Data Loss Prevention: How to Prevent Your Data From Disappearing
Data loss is one of the biggest security concerns of companies, especially those that handle sensitive data like bank accounts and social security numbers. Massive data loss can cost companies thousands of dollars and years of recovery or a complete rework of lost data.
Because data loss can happen at any time, it’s important that businesses and organizations have a clear data loss prevention system in place.
Why Implement DLP Security?
Having data loss prevention, or DLP security, can prevent data from being lost or being stolen by hackers. Safeguarding sensitive records should be a top priority for companies because it could undermine operations if something goes wrong.
Tax payments, employee contracts, customer data, and bank loan documents are prime examples of company records that should be protected by data loss prevention software. Records like these are difficult to recover once lost and could tarnish a company’s reputation in the wrong hands.
DLP Security also prevents data from being altered and accessed by hackers who could steal important records about your company’s activities and hold them for ransom.
What Data Should You Protect With DLP Security?
It’s common practice that company records are updated daily. This is to ensure a smooth flow of work, from the rank-and-file employees all the way up to the company CEO. But securing data of day-to-day activities can be expensive and overwhelming for any data loss prevention software. Below is a list of crucial data that you need to secure with a DLP security system.
Intellectual Property and IP Rights
Your company’s intellectual property should be a top priority for your DLP security. IPs are proprietary systems and trade secrets that your competition would love to get their hands on. It could also be used for blackmail and ransom.
Customer information is a goldmine for hackers and corporate spies. The more customer information hackers get from your company, the more they can peddle information to your competitors and even to the black market, where information is valuable.
Companies that engage in government-regulated activities are usually asked to keep records of their activities for future inspection. This is especially true for companies that are required to be ITAR compliant and deal with defense articles. If companies are not able to produce records during an inspection, it could lead to fines and imprisonment.
Types of Data Loss Prevention Software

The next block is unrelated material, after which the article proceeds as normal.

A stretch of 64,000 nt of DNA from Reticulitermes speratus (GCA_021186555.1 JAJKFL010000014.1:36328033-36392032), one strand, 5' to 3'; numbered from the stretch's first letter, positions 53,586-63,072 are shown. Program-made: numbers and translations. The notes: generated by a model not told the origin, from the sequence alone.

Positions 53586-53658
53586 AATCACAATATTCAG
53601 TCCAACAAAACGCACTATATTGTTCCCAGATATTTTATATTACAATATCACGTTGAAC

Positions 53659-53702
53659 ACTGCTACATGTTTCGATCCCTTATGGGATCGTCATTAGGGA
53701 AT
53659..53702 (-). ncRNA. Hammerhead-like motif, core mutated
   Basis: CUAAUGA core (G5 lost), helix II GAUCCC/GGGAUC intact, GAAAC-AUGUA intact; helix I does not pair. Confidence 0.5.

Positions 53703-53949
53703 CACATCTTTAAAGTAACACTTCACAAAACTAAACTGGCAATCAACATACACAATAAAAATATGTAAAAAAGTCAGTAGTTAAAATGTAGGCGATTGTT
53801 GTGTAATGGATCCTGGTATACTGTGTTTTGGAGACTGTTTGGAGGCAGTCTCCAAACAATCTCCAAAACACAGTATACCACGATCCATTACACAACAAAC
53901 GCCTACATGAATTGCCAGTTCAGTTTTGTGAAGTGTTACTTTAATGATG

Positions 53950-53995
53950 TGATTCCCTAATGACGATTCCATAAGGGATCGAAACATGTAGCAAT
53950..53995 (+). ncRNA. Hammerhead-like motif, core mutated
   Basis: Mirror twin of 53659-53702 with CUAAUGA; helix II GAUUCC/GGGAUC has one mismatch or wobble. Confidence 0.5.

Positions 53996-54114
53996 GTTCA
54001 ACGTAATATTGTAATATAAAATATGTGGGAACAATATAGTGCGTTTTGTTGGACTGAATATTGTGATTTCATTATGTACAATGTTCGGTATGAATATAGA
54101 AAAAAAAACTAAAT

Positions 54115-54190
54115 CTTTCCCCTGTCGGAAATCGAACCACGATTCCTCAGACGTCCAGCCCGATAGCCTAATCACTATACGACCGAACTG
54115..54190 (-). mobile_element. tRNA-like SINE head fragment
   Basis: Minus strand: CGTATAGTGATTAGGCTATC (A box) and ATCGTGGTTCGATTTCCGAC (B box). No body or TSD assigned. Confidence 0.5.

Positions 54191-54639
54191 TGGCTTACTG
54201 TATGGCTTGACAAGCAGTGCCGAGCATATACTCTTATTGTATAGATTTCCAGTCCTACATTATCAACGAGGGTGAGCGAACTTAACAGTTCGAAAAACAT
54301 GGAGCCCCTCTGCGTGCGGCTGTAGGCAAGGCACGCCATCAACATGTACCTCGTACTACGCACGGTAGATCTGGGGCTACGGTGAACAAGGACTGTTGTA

Deciding what data loss prevention software to implement in your company should be determined by how much control you have over your data and the DLP security needs of your company. Here are the types of data loss prevention software you can find in the market:
Network Data Loss Prevention
Network Data Loss Prevention is a DLP security software that scans and monitors the company’s network. This kind of data loss prevention software monitors data running through the company’s network and provides information on what data are being used, by whom, and the destination.
Network DLP is easy to set up but provides less information on the contents of data passing through the network due to the large volume of data being monitored.
Endpoint Data Loss Prevention
Endpoint Data Loss Prevention is the DLP security that prevents data leakage in the endpoint devices of your network. Because endpoint devices are the most vulnerable components of your network, endpoint DLP closely monitors data stored in all endpoint devices.
Endpoint DLP security is more difficult to implement due to the numerous endpoint devices that a company may have, but it provides better monitoring of data that go in and out of your network and prevents them from falling into the wrong hands.
Julia Sowells960 Posts
Julia Sowells has been a technology and security professional. For a decade of experience in technology, she has worked on dozens of large-scale enterprise security projects, and even writing technical articles and has worked as a technical editor for Rural Press Magazine. She now lives and works in New York, where she maintains her own consulting firm with her role as security consultant while continuing to write for Hacker Combat in her limited spare time.